Help the invisible children in care
This is despite the fact that care plans covering all aspects of a young person's life, including education, have been a legal obligation on councils since 1997. Mr McConnell demanded action.
Since then, and pound;16 million in specific funding later, thousands of them have passed through school. Yet new figures from south of the border show that the scandal remains: just one in 16 achieves five good GCSEs and fewer than 100 each year go to university. The latest Scottish figures, for 2003-04, showed that 60 per cent leaving care had no Standard grades, compared with less than 10 per cent of 16 and 17-year-olds as a whole.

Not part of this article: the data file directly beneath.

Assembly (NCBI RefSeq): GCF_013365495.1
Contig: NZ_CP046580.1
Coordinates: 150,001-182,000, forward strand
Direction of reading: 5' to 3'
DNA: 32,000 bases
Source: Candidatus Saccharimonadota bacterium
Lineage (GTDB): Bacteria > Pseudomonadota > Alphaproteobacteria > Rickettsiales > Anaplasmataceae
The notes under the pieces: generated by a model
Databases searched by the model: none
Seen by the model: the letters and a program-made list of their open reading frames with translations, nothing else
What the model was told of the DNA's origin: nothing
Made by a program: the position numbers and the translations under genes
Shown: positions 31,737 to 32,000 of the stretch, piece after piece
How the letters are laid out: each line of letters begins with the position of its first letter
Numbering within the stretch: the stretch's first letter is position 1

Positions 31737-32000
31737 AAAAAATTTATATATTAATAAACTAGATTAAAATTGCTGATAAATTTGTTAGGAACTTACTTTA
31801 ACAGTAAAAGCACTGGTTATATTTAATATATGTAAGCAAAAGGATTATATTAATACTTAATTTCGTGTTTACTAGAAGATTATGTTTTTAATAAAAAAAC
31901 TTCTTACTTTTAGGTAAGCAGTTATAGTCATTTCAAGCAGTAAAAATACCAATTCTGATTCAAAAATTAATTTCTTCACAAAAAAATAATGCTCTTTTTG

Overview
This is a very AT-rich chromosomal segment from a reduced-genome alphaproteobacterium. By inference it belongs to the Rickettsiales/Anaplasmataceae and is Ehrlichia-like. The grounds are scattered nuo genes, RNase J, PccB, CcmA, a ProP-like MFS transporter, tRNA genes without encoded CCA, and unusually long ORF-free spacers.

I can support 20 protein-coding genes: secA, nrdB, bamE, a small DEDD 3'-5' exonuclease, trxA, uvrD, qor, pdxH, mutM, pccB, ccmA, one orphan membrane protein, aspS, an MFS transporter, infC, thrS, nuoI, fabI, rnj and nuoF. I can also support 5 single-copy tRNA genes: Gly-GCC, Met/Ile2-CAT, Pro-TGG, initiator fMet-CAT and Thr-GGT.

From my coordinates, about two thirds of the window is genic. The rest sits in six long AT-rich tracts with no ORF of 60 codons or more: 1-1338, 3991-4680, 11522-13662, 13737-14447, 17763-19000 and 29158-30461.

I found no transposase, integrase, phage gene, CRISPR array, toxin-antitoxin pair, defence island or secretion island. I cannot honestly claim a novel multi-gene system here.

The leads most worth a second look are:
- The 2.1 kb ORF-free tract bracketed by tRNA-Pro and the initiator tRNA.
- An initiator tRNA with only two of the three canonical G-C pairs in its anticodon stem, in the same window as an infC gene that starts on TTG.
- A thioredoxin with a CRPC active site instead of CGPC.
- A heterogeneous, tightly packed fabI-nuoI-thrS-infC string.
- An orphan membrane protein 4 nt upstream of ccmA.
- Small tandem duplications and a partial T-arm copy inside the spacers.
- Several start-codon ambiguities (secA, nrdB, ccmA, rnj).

Schools deal with these children every day. When one thrives, it is often a dedicated teacher who makes the difference. But, for most people, these invisible children rise briefly up the political agenda and disappear again. Our campaign aims to remind others of their plight. We want to start a debate about how they can be helped.